The characterisation of all the people in this tale is such an astonishing feature, be it Ram, Ravan, Lakshman or the heroine of this saga, Meenakshi. The story is a rivetting one and the language is very addictive in a sense that its easy to read and turn pages.

I loved the research behind this book and a new Ramayana played out in front of me, much to the discomfort that Sita wasn’t the primary reason for Ravan to wage a war. Quite often we do take the face value of the stories thats been given to us. The magic of the mythology that we have inherited is beyond compare especially because the characters of Ramayana, Mahabharata and the Bhagvatham have some common time travelling and relationships beyond their ages when they happened.

We see some of the best of Ravan, and the worst of Ravan and many many worsts of Surpanakha.

Some nice narrative on Kumbha who we hardly give the space he deserves. All we know was his six month sleeping / eating.

Absolutely a nice work in total, threw open some new perspective and changed the way you look at what happens when a woman thinks of revenge!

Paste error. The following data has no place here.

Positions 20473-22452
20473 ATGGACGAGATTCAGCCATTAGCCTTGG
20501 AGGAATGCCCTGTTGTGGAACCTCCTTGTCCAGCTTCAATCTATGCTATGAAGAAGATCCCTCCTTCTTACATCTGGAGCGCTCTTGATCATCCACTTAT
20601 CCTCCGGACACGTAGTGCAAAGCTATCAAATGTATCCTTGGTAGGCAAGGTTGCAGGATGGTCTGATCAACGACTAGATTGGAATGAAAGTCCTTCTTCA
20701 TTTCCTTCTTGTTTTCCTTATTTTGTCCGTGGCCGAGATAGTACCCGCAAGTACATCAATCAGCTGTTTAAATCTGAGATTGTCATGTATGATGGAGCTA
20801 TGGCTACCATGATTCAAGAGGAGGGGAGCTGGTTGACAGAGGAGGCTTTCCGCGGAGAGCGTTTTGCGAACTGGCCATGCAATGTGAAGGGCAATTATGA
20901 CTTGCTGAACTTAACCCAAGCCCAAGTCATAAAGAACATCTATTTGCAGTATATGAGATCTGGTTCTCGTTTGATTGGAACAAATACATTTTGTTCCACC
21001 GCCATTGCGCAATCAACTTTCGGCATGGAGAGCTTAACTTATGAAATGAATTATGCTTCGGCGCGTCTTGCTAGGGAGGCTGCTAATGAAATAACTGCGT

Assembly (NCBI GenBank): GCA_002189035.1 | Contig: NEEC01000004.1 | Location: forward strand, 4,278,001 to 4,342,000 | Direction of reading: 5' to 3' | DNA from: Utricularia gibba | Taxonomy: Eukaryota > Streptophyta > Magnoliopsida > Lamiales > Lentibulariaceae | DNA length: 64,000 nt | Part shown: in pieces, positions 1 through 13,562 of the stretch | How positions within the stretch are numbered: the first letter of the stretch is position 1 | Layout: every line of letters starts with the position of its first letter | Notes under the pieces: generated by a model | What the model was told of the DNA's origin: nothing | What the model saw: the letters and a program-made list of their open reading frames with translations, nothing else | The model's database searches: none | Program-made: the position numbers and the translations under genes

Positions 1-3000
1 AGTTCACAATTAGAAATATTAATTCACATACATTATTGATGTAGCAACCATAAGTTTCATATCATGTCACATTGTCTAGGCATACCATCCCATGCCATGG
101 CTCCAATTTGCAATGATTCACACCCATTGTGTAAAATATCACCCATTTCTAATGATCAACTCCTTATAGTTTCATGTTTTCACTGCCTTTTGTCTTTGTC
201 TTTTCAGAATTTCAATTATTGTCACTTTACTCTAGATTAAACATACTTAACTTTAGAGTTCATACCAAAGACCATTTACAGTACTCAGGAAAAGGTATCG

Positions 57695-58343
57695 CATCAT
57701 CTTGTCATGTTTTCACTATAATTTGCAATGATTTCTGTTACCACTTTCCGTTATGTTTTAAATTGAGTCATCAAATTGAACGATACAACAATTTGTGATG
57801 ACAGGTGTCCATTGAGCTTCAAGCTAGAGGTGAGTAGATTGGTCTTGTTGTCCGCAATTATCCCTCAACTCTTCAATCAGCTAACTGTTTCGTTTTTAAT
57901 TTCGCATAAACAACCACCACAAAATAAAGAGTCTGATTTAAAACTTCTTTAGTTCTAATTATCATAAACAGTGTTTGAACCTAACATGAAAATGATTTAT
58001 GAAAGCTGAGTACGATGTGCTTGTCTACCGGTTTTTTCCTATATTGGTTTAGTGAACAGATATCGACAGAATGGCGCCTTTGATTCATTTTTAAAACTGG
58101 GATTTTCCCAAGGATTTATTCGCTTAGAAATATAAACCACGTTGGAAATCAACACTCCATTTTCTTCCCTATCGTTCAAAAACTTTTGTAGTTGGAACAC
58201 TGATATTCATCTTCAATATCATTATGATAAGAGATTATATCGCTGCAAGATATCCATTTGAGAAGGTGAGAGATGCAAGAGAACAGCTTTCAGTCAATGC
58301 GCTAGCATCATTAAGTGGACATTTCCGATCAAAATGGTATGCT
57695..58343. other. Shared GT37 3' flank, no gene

Thanks Rupa Publications for your copy and thanks to the Kavita Kane for this wonderful work and hope to read many more stories that needs to be told.

PS: The author Kavita Kane specialises in telling the stories of some of the important women in the epics thorough their first person account or through their eyes.

The second TED Talk by Dr. Devdutt Pattanaik is awesome!

The TED effect isnt gonna die out fast, even Indiatimes have made it up to realease one great video after another. Pranav Mistry was a revelation and now comes Dr. Devdutt Pattanaik, who is a self made mythologis and has made a mind grasping study on the management principles in the Ramayanas and Mahabharatha.

The video was absolutely gripping and he was in full flow and it shows how much he adores it…Fantastic presentation by Dr. Devdutt.

Watch it here…

R Senthilkumar